On paper, Mass could be mistaken for an adaptation of a Tony-award-winning play. Mass is actually an original piece from writer/director Fran Kranz, who you might recognize as Marty from The Cabin in the Woods. Although his most iconic character is a shaggy stoner, Kranz is no stranger to theater. On Broadway, he’s shared the stage with talents like Philip Seymour Hoffman and James Earl Jones. While Kranz doesn’t get in front of the camera in Mass, he does enlist several theatrically inclined performers.
Before we’re introduced to our main players, we find two church employees played by Breeda Wool and Kagen Albright setting up a room. Michelle N. Carter arrives shortly after, playing a no-nonsense social worker who looks as if a bomb may go off. The remainder of the film primarily centers on two couples. Linda (Ann Dowd) and Richard (Reed Birney) are the grieving parents of a troubled boy named Hayden. Gail (Martha Plimpton) and Jay (Jason Isaacs) are also coping with the loss of their son, Evan. It doesn’t take long for the audience to figure out how Hayden and Evan are connected. Even before we delve deep into their parents’ mutual heartbreak, Mass visually plants the seeds of tragedy.
For such a dialogue-driven picture, Mass never feels like a filmed version of a play. Yang Hua Hu’s editing, Ryan Jackson-Healy’s cinematography, and several subtle yet powerful images make for a cinematic experience. The room where most of the film takes place also sets an uncomfortable, claustrophobic tone, despite the welcoming decor. While Kranz delivers a captivating feature directorial debut, his screenplay is where Mass shines the most. Kranz not only brings authenticity to how people talk, but also how they grieve. They say everyone grieves differently and the four main characters each provide a nuanced perspective.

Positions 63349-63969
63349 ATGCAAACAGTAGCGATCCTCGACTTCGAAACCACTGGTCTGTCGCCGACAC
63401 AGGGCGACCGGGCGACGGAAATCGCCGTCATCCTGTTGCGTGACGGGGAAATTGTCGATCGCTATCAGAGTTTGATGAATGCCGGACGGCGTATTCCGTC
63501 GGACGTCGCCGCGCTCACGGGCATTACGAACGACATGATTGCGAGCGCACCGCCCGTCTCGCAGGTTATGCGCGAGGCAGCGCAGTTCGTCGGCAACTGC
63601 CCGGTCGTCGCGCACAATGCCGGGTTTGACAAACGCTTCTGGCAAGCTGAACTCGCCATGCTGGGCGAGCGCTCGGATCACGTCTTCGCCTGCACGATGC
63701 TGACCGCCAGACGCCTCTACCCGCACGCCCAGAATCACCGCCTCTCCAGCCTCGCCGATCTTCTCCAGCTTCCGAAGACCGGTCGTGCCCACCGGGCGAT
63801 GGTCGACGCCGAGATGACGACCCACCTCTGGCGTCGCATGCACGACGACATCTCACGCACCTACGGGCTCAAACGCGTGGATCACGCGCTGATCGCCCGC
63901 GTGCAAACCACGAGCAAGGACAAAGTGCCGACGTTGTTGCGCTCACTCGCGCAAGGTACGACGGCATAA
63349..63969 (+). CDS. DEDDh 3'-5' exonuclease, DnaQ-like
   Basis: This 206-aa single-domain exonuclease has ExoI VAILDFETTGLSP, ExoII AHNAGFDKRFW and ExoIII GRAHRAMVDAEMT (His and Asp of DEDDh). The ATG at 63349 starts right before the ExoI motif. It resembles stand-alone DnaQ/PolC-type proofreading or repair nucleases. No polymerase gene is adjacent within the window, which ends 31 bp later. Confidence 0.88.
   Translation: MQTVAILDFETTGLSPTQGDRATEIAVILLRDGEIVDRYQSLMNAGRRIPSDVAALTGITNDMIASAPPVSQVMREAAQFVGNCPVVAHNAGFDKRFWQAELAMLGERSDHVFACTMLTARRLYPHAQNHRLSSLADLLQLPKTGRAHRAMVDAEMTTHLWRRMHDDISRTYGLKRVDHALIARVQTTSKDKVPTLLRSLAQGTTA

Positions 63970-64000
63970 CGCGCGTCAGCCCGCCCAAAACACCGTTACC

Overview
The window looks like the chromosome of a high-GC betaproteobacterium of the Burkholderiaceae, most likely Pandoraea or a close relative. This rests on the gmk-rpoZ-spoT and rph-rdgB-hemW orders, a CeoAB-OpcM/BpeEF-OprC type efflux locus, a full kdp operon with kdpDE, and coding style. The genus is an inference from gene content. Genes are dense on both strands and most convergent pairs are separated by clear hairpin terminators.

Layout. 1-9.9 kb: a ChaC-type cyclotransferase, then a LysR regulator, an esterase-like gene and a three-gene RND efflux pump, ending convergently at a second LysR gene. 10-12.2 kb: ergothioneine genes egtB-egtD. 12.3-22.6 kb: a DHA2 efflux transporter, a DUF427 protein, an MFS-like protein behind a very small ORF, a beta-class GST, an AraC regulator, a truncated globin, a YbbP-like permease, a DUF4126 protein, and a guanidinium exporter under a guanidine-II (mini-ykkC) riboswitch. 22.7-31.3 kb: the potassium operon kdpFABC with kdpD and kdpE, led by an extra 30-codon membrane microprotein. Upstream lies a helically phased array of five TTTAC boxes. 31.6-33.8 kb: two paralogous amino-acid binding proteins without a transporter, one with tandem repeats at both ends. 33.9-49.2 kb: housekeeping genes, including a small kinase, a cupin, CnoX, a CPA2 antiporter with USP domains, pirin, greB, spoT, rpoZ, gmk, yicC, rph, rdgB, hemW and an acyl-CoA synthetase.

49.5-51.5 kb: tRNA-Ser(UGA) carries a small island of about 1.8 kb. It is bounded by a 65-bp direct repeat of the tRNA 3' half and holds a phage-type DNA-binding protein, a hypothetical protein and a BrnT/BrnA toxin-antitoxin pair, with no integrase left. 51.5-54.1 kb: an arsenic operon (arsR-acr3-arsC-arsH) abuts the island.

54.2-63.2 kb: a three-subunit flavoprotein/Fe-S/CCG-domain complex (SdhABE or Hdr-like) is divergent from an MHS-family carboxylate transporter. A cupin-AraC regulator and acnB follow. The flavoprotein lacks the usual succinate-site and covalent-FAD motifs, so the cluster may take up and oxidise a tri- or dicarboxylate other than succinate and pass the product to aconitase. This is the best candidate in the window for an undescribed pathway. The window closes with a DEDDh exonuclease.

Linda is the most overtly emotional, loving her son unconditionally while still deeply sympathizing with those he harmed. Richard is also empathetic, but he keeps everything on the inside. He approaches this meeting like a lawyer, remaining composed as if he has every response planned out. He refuses to break down, which frustrates Gail and Jay. Gail arrives at the meeting with the most resistance, barely containing her anger. Jay helps to keep Gail stable, but their relationship isn’t a one-way street. When Jay unleashes his heartbreak and bottled-up age, Gail shifts gears and reels him in.
All four characters balance each other out beautifully, making it hard to select an MVP. Plimpton may be the standout, though, as her character best conveys the five stages of grief. Gail has accepted that her son is gone and never coming back. The idea of forgiving Richard and Linda, though, is something that Gail can’t accept. Her emotional journey offers the most growth, but the film wouldn’t be complete without any of its stars. Mass wisely doesn’t ask the audience to pick a side, as there is no hero or villain in a situation like this. There’s just a tragedy that people need to work through. Facing it alone may sound easier, but if you open up, you may find closure in the most unlikely place.